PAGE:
for DPSCS as a parole and probation agent. (Id. at
certain of Ott's co-workers learned of the horrific abuse
which Ott's daughter had suffered, they inexplicably and
rudely began to taunt Ott, triggering Ott's PTSD and
causing her significant anxiety. (ECF No. 1 at ¶¶
17-33.) Ott's co-workers then began to mock her on
account of her PTSD, leading Ott to file a complaint with
DPSCS's Office of Equal Opportunity (“OEO”).
(Id. at ¶¶ 34-36.) On July 12, 2013, the
OEO found probable cause that Ott had been harassed on the
basis of her disability. (Id. at ¶ 40.) As her
PTSD had worsened, she was granted a medical leave of absence
beginning on July 15, 2013. (Id. at ¶ 42.)
Ott no longer appeared for work after July 15, 2013, over the
ensuing eight months, she underwent a series of medical and
mental health evaluations, apparently at the request of
DPSCS, in order to determine her fitness to return to work.
(ECF No. 1 at ¶¶ 46-56.) In addition, Ott met with
DPSCS officials in order to request a transfer to another
DPSCS office where she would not be under the supervision of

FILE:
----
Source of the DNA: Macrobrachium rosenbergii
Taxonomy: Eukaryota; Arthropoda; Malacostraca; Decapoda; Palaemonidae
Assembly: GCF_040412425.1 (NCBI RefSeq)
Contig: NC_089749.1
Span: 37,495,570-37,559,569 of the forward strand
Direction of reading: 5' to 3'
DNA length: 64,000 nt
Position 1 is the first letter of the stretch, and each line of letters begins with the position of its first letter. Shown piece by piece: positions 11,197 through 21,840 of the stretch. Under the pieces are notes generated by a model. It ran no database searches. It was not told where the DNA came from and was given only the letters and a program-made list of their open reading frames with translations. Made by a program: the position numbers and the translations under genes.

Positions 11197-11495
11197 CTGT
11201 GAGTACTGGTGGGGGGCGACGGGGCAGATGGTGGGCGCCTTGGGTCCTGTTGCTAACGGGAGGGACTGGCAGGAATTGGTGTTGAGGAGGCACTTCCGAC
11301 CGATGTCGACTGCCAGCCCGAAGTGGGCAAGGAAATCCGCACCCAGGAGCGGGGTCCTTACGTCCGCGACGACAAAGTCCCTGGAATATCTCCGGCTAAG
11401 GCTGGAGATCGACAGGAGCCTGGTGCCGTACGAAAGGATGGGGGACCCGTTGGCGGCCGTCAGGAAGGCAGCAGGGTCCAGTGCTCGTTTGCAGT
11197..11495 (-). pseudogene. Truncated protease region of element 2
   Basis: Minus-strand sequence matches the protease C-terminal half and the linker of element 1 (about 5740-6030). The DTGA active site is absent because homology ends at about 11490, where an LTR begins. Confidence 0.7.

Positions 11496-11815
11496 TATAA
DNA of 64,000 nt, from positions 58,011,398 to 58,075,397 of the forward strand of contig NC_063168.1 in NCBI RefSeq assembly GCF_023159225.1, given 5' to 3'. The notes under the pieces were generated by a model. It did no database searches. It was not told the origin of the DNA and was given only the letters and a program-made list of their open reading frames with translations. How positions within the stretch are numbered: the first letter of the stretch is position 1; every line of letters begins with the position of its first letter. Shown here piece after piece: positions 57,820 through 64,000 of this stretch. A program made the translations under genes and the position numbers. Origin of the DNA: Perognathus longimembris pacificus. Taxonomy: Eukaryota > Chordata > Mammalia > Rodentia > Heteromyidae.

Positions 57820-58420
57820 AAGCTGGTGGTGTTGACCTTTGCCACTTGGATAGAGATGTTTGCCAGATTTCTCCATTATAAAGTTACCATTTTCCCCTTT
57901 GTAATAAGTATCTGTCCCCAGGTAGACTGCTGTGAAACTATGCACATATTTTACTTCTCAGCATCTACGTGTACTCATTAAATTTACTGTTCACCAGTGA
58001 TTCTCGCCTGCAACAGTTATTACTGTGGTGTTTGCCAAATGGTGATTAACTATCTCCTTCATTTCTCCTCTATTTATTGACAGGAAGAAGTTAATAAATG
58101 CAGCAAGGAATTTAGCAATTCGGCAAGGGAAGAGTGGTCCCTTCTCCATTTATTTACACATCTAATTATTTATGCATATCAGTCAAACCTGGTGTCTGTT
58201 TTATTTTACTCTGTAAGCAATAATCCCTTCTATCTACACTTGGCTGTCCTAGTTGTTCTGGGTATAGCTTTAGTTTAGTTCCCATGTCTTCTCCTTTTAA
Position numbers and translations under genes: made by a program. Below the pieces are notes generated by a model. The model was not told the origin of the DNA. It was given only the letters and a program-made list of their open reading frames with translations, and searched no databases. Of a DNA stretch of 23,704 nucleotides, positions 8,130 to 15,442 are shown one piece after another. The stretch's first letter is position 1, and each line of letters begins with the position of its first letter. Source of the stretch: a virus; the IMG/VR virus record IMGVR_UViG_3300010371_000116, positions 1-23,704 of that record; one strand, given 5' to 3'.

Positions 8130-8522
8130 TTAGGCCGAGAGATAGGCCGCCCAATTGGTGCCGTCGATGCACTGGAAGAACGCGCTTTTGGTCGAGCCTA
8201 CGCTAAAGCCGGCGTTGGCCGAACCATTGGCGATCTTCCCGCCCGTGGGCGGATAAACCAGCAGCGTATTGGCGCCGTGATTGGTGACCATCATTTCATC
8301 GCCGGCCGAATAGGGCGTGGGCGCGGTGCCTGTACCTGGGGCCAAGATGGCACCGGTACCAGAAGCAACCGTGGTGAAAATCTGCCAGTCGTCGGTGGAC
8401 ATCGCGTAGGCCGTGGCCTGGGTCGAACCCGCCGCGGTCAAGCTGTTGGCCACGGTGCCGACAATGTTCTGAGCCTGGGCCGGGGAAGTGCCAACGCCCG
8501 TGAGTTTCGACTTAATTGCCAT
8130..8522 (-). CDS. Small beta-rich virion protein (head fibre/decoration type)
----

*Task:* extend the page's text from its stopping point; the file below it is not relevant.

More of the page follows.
Mr. Killmon, her supervisor, who had ignored the abuse by her
co-workers and who had taken adverse employment actions
against her based on her OEO complaint. (Id. at
¶¶ 56-59.) When DPSCS refused to accommodate
Ott's request, she resigned on March 6, 2014.
(Id. at ¶ 59.)
December 14, 2013, while still on medical leave, Ott filed a
Charge of Discrimination with the Equal Employment
Opportunity Commission (“EEOC”). (ECF No. 1 at
¶ 3; ECF No. 15-1 at 3-4.) Following its investigation,
on August 13, 2015, the EEOC issued its Determination that
there was reasonable cause to believe Ms. Ott was subjected
to harassment by DPSCS on account of her disability and that
DPSCS retaliated against her for engaging in protected
activity under the ADA. (Id.) Ott did not file suit
at that time. One month later, on September 17, 2015, the
EEOC referred Ott's Charge of Discrimination to the Civil
Rights Division of the United States Department of Justice.
(Id.) After nearly one year, on July 26, 2016, the
Civil Rights Division declined to file suit on Ott's
behalf and issued her a Notice of Right to Sue.
(Id.) Over two months later, on October 10, 2016,